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Change the world


Nelson Mandela University’s Professor Alethea de Villiers has recently been promoted to be the first Black woman as full professor in Music in South Africa.


“Being promoted is not a seamless process. Achieving all the criteria for promotion was not simple; it involved hard work, dedication, long hours, learning to manage rejections, as well as making personal and financial sacrifices” says Prof De Villiers.  

“Thanks to God’s grace, unexpected mentors, my two sons’ support and encouragement, and the support of the University’s Research Office, I was able to be upwardly mobile” she says.

“Academia is my dream job. Someone once told me that one can make it as big or as small as one wants to. I find that to be true. Academia has allowed me the space to pursue my innate curiosity and learn more, meet people, explore beautiful locations, and develop and mentor people” Prof De Villiers says.     


Her research interests include democratic citizenship, multiculturalism, cultural studies, and contemporary music.

These values inspired her as Music Department Head from 2018 to 2021 to change the department from being a home of the orchestra to a home of music. She introduced steel pans and marimbas, raised the academic stature of contemporary voice and started a chamber choir.

Prof De Villiers also reconstructed the BMus, including the development of a BMus extended programme, to increase access and facilitate transformation, while sustaining international benchmarks.

“I also created opportunities for my colleagues, enabling staff development, increasing research and creative output, leading to promotions and awards. Furthermore, it is a great privilege to develop the next generation of academic scholars and music teachers” she says. 

“In the future, I want to continue to explore new areas of research connected to multiculturalism, such as contemporary music, steelpan and marimbas, and to collaborate with others to revisit music history texts”.    

Highlights from her career are her appointment as President of SASMT (2022-2025), appointment to the Presidential Committee of the International Society Music Education (ISME), being a Commissioner for ISME (2012-1018), and working with her post-doctoral fellow, Dr Benjamin Izu and postgraduate students.

She was part of the first group of students of Colour to study at the former UPE in 1984 and completed her MPhil in 2001 focusing on teaching strategies for multicultural music education in the Intermediate Phase. Her DEd in 2004 researched teacher education in South Africa, addressing the challenges of educating for democratic citizenship.

At the doctoral dinner she had the honour and privilege to meet and speak to Miriam Makeba, who received an honorary doctorate at that same ceremony. “She was a lovely, warm, gifted and wise lady”, Prof De Villiers says.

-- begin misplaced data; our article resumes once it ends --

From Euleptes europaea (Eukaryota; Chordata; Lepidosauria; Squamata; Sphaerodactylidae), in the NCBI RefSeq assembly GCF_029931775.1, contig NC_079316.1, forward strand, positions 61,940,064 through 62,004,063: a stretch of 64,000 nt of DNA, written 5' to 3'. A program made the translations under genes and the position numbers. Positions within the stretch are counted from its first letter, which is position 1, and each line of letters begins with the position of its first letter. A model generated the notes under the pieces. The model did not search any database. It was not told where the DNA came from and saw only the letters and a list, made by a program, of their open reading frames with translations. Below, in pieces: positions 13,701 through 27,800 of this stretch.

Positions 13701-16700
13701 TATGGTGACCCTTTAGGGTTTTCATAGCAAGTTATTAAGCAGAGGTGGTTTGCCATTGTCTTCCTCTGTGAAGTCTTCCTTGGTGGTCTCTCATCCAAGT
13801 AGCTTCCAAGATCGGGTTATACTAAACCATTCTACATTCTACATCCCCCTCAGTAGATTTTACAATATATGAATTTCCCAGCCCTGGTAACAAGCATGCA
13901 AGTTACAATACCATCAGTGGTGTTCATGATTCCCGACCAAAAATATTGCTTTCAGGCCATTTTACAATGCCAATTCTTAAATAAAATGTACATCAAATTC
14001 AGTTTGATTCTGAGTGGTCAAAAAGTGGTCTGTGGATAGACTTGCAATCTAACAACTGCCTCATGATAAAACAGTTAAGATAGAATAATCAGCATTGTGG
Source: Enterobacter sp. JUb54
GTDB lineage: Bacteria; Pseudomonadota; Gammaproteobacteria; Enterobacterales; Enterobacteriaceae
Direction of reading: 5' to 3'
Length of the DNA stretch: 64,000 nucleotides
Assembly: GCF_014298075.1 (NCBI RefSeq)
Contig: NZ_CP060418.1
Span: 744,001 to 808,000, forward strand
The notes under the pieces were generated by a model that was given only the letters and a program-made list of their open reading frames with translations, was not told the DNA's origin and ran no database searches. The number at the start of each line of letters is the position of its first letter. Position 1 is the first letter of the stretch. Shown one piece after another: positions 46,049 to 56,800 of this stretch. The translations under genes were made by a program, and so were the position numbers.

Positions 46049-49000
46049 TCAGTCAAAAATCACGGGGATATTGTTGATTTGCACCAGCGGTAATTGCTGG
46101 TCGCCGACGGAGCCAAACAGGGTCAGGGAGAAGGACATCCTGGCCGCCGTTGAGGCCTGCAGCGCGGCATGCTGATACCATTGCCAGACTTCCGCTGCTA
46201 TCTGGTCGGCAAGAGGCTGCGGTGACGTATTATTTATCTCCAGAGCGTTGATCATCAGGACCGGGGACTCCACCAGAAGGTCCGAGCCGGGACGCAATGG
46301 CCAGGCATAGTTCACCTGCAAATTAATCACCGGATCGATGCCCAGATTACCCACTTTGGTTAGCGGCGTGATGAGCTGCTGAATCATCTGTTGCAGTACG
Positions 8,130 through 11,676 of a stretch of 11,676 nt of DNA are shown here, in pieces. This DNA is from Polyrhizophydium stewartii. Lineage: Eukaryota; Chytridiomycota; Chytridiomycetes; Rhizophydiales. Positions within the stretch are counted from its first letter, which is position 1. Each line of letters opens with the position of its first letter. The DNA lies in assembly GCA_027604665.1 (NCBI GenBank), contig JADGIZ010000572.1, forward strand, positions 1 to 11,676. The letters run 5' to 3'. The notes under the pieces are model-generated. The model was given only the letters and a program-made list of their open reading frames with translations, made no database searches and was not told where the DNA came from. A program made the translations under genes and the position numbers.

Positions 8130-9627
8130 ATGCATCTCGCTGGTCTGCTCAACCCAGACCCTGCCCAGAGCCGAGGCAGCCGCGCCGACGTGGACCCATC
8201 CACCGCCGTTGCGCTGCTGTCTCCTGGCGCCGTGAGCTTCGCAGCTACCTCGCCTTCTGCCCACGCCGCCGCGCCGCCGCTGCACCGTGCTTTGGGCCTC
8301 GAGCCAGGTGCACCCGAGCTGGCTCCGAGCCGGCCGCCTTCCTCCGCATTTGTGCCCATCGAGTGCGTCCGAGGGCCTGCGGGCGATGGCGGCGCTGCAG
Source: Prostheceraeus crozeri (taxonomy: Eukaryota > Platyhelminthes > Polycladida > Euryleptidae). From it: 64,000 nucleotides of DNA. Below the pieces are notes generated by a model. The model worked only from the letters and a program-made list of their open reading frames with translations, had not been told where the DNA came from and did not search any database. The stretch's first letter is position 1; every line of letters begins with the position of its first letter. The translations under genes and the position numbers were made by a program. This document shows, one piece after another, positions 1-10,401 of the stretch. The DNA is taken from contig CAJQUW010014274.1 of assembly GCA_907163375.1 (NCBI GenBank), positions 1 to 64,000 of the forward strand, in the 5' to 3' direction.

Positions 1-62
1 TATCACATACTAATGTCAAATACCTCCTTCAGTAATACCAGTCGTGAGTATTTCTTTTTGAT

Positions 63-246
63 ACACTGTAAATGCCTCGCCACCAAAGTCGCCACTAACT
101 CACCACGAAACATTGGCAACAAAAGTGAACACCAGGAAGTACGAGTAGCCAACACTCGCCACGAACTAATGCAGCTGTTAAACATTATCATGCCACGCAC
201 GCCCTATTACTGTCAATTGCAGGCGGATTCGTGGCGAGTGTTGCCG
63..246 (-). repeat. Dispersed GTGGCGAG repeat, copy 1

Prof De Villiers believes that women in academia and the workplace, need a good support system at home. Motherhood is important and while one is busy raising children, it can feel as if one has a job and not a career. However, it is important to value oneself, one’s interests, pursuits, and hobbies, she says.

“I find while it is important to schedule time, to read and to write, it is also vital to schedule time for one’s family. I also believe in daily rituals or timetables - it is the only way things get done. Be kind to yourself and to others. It is a strength. Lastly, it is never too late to embark on a new chapter. 

The piano

“The idea of making music on the piano fascinated me from a young age. I loved the piano; it was the first instrument that I encountered. It usually had pride of place in the lounge in my relatives’ houses. Both my parents played the piano, as well as my uncles, aunts, and cousins on my mother's side of the family. My mother was my first piano teacher, while my father bought me my first piano.” she says.

At University she continued with piano as her main instrument and also learnt the flute, as second instrument, which she used to play in church, especially Taize music. She also had a few lessons on the organ.

Education and hard work

“My philosophy of life has been influenced by my parents and schooling. My parents valued education, with my mother teaching me to read and write before I went to school. They made tremendous financial sacrifices to ensure that my late brother and I did not lack anything and received the best education that they could give us”, she says.

Her parents also instilled Christian values and a strong work ethic as well as her teachers at Frank Joubert Primary School in Schauderville and the former Holy Rosary Convent High School, now Priory High School.

Prof De Villiers started as piano teacher at De Vos Malan Primary School in Schauderville, moving on to Dower College of Education, was seconded to the Education Faculty at UPE and works in the Humanities Faculty. She is an NRF-rated scholar and to date has produced 24 DHET accredited publications.

Contact information
Ms Elma de Koker
Internal Communication Practitioner
Tel: 041-504 2160